The vitamin and supplement industry has increased exponentially in profits as well as potential products on the market since the turn of the century. However, these products are not regulated, nor do they undergo any premarket clinical research or testing. Public health is compromised by vitamins and supplements that are available for American consumption that is disproportionately unregulated to their chemically similar counterparts. This wicked problem is facilitated through the combination of historical legislative definitions that has since been distorted for corrupt administrative gain through the allotment of corporate expenditures. Company disbursements are made to the same policymakers that create ...


Nebraska Press Association V. Stuart: A Synopsis And Archive For A First Amendment Landmark, Sydney Brun-Ozuna 2021 University of Nebraska - Lincoln

Nebraska Press Association V. Stuart: A Synopsis And Archive For A First Amendment Landmark, Sydney Brun-Ozuna

Honors Theses, University of Nebraska-Lincoln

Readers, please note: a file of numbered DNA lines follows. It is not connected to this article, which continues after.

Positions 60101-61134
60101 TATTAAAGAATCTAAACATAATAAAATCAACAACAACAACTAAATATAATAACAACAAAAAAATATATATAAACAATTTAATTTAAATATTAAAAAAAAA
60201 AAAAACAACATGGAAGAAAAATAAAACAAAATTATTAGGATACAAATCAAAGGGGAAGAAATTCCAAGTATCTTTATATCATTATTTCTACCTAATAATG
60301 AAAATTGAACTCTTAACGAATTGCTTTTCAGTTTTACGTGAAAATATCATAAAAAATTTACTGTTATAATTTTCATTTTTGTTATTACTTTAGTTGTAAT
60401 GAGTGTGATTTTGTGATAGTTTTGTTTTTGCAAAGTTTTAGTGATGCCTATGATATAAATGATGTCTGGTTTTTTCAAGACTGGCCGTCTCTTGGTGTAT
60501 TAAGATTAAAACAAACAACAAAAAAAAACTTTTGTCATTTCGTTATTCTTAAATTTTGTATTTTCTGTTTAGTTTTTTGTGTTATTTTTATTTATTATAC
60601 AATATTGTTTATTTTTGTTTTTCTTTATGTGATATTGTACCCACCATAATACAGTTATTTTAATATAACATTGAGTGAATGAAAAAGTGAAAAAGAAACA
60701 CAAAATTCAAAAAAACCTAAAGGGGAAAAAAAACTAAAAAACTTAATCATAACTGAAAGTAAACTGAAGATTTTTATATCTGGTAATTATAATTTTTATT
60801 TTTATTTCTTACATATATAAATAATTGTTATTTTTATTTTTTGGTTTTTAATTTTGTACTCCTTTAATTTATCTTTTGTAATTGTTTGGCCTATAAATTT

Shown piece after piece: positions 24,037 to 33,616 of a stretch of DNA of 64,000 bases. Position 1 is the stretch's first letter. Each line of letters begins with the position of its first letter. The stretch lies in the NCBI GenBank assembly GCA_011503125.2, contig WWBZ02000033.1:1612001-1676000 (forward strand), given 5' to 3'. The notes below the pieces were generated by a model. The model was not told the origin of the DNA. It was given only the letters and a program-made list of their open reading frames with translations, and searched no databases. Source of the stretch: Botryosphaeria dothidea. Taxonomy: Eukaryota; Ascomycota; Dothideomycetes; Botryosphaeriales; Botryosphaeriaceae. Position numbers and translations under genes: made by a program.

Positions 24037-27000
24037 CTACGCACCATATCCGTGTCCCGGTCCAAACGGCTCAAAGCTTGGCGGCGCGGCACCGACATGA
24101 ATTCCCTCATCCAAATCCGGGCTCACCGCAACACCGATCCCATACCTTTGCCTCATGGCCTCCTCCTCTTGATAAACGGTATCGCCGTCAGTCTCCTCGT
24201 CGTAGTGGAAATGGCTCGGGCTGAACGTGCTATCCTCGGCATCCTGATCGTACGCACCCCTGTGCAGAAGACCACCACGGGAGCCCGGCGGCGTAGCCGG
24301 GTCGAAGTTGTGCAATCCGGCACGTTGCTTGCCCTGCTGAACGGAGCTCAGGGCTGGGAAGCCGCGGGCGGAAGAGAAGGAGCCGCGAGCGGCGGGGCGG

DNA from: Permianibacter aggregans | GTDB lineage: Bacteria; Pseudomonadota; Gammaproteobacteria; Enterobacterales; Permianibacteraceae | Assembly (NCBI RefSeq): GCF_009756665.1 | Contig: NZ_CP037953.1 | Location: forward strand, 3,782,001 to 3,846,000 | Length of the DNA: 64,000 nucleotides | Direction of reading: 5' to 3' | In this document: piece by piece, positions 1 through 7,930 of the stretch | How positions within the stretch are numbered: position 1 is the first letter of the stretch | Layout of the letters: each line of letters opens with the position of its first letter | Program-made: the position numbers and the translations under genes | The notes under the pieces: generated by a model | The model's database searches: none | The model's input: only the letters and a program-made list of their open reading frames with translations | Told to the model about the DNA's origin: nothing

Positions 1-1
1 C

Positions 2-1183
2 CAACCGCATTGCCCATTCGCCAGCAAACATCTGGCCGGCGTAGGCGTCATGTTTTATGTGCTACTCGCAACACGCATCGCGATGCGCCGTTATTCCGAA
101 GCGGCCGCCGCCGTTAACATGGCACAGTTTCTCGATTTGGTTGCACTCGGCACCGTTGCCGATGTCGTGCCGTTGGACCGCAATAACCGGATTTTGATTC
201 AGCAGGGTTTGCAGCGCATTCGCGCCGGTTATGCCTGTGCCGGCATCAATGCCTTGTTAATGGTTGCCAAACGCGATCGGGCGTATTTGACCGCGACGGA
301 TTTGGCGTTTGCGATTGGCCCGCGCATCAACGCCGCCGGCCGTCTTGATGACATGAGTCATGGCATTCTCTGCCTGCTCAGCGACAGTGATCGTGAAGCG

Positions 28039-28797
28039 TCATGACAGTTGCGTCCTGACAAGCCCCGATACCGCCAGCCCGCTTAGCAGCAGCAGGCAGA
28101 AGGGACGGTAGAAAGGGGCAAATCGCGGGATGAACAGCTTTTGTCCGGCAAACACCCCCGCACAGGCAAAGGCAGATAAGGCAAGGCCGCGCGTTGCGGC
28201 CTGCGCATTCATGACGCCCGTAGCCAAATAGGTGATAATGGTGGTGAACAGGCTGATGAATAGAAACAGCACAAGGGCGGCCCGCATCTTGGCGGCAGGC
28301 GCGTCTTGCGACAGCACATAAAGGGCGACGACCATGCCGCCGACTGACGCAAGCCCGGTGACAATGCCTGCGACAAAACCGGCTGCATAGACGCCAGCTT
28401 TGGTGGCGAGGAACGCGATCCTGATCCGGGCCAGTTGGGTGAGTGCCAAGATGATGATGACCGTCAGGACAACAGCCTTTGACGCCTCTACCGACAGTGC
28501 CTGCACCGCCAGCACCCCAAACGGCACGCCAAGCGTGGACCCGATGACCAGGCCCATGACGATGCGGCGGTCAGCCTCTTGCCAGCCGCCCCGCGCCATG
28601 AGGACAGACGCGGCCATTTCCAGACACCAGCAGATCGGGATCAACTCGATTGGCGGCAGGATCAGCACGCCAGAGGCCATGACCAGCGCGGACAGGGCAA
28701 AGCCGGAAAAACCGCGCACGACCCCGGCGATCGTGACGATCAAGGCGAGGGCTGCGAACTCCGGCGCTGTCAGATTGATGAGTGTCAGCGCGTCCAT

This project explores in depth the background, arguments, precedents, and impact of the First Amendment Supreme Court case, Nebraska Press Association v. Stuart. This project utilizes newspaper coverage of the trial that informed the case and the case’s journey to the United States Supreme Court, as well as files obtained from the chambers of multiple former U.S. Supreme Court justices, publicly available oral arguments made before the court, and the ultimate decision from the Supreme Court, to create a holistic image of this case. Given the importance of this case in securing the right of the press to ...


The Bumble Bill: A Critical Analysis On Texas’S New Law Taking Indecent Exposure Regulations Online, Ashley B. Huron 2021 St. Mary's University School of Law

The Bumble Bill: A Critical Analysis On Texas’S New Law Taking Indecent Exposure Regulations Online, Ashley B. Huron

St. Mary's Law Journal

Abstract forthcoming.


“You Just Need To Do It!”: When Texts Encouraging Suicide Do Not Warrant Free Speech Protection, Courtney E. Ruggeri 2021 Boston College Law School

“You Just Need To Do It!”: When Texts Encouraging Suicide Do Not Warrant Free Speech Protection, Courtney E. Ruggeri

Boston College Law Review